When I think of Michigan, I think of fresh fruit by the half bushel. I think a dozen varieties of cherries, I think dozens if varieties of apples in the fall, I think plums, blueberries, pears, peaches, strawberries, raspberries, and farmers who grow 30 some odd varieties of hot peppers and line them up in order of heat. I think asparagus.
Michigan, as it turns out, ranks second in America for variety of crops. Varietye of crops is underscored in Western Michigan where Lake Michigan creates micro-climates ideal for fruit growing.
Agriculture is a major part of Michigan's economy:
Food processing generates about $25 billion in economic activity in Michigan and employees 134,000 workers. A total of 1 million people — or about 25 percent of the work force — are employed in the state’s $71 billion agriculture industry, which leads the nation in the production of blueberries, beans, tart cherries, cucumbers and squash, with carrots, celery, apples and asparagus ranking second and third. Michigan also is second in the nation in the production of dairy products.
Much of this ties back into the theme of allowing individuals to have the means of production, and reducing regulations whose effect is to shut small time producers out of the pool.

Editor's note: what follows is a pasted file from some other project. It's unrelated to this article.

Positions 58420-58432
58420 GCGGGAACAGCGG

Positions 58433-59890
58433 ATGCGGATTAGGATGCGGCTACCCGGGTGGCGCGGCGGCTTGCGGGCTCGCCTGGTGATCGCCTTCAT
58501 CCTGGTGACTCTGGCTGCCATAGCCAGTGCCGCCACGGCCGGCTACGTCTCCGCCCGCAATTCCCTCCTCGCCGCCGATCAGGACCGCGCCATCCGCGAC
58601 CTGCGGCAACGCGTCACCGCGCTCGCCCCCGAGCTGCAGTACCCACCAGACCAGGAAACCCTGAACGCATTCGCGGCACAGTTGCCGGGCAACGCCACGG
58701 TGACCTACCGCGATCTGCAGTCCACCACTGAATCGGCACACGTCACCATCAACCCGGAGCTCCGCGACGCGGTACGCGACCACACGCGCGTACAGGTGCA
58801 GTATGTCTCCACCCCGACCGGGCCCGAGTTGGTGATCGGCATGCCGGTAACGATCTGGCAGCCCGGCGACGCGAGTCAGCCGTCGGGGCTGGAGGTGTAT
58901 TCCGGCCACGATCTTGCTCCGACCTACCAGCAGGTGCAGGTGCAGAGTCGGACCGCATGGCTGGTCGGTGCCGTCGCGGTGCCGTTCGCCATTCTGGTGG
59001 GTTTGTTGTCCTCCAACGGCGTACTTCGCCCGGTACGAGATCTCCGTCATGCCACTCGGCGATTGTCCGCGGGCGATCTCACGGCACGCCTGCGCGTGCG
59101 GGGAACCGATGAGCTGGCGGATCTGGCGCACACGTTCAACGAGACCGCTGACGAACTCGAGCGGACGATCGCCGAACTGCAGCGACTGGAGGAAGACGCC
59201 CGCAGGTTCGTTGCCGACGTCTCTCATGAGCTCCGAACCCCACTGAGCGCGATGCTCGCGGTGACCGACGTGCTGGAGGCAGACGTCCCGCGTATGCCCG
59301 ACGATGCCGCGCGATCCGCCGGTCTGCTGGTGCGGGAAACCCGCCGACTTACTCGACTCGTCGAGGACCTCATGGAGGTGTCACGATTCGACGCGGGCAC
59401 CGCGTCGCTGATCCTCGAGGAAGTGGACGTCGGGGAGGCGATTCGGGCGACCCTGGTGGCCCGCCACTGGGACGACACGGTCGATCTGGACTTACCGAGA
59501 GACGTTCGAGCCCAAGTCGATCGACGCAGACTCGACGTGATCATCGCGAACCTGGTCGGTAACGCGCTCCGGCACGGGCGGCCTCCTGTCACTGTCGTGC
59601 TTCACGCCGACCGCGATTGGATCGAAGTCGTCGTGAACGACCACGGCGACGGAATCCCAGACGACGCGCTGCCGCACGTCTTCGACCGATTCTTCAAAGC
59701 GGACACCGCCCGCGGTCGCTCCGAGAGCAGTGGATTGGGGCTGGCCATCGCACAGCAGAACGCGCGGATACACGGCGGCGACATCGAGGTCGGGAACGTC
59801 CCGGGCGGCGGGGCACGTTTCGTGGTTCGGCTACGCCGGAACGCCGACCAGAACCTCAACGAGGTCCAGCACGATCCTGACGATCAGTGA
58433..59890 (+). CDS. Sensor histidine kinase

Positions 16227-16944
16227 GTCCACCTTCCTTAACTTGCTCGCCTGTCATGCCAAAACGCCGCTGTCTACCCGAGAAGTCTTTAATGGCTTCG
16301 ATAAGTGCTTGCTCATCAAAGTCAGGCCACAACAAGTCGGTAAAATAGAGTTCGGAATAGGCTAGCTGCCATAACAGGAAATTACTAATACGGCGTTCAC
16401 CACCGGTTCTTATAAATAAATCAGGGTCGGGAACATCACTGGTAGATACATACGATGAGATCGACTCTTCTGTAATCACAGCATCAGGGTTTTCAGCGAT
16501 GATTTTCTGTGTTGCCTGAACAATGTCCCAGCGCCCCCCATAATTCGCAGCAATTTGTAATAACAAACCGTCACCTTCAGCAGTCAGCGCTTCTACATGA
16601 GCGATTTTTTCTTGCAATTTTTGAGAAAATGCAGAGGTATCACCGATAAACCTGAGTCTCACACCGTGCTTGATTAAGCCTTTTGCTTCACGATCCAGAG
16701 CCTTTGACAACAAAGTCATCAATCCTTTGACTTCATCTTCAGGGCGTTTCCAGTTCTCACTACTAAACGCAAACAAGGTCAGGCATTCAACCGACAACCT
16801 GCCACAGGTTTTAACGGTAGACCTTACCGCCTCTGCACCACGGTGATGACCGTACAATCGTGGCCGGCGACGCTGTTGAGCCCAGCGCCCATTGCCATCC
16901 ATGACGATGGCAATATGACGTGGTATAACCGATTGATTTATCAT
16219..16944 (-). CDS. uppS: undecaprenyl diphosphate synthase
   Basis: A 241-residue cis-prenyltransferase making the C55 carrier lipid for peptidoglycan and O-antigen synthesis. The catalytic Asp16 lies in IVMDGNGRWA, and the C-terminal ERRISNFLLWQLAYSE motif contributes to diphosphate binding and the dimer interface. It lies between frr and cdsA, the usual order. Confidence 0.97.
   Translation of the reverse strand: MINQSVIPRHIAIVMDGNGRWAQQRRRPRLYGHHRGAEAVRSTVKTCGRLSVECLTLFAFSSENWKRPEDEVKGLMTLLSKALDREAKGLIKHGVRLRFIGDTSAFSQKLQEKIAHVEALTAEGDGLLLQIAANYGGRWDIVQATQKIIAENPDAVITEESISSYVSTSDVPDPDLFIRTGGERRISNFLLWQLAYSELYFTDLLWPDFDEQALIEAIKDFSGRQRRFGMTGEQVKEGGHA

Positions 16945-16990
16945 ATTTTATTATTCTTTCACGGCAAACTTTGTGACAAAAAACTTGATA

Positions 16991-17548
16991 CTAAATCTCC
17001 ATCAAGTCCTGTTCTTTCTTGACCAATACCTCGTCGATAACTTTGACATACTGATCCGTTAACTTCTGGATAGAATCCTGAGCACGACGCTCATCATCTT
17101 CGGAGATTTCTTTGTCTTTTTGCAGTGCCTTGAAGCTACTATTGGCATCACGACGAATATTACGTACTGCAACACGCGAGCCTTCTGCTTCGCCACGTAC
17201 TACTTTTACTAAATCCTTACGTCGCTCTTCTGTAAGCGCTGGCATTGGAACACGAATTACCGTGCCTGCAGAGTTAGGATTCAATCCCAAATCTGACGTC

Michigan's new cottage food operation law allows individuals to process foods, such as jams and breads, without a state license or a commercial kitchen up to $15,000 per year, opening a new avenue for Michigan to start competing in the trade of food processing as well as food production.
Michigan is also second in America for dairy production. A relaxing of pasteurization law would allow more small time cheese makers and dairies that cannot afford the equipment to comply with current law...it would also allow an renaissance in cheese production in American and Michigan. Nations like France and England are far more relaxed with their pasteurization and life expectancy in those nations seems to be doing just fine. Laws like these serve only to sideline small dairy producers.